In details there’s the truth.
Richard Ben Cramer
In all probability, nothing taught me more about paying attention than my time writing about the dead. So it’s fortunate that the newspaper writing for which I first was paid was an obituary. As a 19-year-old city desk clerk at the Eagle and Beacon in Wichita, Kansas, I daily transcribed obituary notices phoned in by funeral home directors.
For many outside journalism, obits (obituaries) evoke a mixture of the morbid and (perhaps for that reason) the comical. We all take the important dead—those famous and those related to us–seriously. But the idea of writing about the dead for a living, especially the ordinary deceased who have died in ordinary circumstances of ordinary diseases or age, often strikes people as somewhat bizarre.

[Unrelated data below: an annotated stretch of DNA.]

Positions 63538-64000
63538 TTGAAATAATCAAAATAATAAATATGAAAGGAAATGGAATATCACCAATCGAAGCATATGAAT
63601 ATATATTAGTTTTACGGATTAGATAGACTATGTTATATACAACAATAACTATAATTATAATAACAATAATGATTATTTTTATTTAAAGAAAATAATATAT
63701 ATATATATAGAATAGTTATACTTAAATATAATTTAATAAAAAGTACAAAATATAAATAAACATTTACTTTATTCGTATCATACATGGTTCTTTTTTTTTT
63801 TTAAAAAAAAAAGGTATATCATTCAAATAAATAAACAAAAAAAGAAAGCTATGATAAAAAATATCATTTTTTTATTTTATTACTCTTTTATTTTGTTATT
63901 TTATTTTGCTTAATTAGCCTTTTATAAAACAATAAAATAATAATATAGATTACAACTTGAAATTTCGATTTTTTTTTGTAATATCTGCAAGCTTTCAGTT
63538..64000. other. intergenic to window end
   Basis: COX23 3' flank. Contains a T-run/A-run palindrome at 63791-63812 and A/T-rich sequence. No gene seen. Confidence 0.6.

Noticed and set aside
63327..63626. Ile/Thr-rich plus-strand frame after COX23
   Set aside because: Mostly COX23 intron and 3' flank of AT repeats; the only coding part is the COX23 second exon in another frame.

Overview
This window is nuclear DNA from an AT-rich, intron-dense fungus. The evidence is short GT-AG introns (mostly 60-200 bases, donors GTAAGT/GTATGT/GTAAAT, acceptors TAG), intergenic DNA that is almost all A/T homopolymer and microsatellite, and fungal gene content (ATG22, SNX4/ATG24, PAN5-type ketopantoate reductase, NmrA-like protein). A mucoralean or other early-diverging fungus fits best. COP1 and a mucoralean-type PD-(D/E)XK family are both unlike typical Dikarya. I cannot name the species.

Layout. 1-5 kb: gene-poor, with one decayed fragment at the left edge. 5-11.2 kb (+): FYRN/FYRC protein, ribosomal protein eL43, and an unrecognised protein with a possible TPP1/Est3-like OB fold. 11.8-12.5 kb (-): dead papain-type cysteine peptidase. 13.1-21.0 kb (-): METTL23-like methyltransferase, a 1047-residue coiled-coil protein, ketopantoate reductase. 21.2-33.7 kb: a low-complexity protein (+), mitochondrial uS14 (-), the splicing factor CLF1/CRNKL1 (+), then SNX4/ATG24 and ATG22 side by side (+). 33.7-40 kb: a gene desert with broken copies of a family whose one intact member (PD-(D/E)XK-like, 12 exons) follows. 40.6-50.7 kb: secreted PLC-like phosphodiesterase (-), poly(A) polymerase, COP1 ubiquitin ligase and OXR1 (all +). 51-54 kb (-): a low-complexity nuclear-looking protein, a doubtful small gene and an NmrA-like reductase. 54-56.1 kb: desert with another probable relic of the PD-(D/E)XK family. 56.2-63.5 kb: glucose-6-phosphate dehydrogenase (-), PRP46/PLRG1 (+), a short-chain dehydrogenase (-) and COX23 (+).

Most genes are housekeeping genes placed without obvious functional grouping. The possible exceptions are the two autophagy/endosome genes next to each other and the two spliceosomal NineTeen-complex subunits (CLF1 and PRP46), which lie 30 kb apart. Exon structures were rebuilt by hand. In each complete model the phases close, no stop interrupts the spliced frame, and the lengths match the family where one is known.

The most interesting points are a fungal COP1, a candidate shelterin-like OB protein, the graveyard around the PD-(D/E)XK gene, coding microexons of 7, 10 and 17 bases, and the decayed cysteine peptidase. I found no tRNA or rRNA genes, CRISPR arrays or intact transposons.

And I felt the same way, until it became my job. At that point, anxiety initially replaced the humor. What if…
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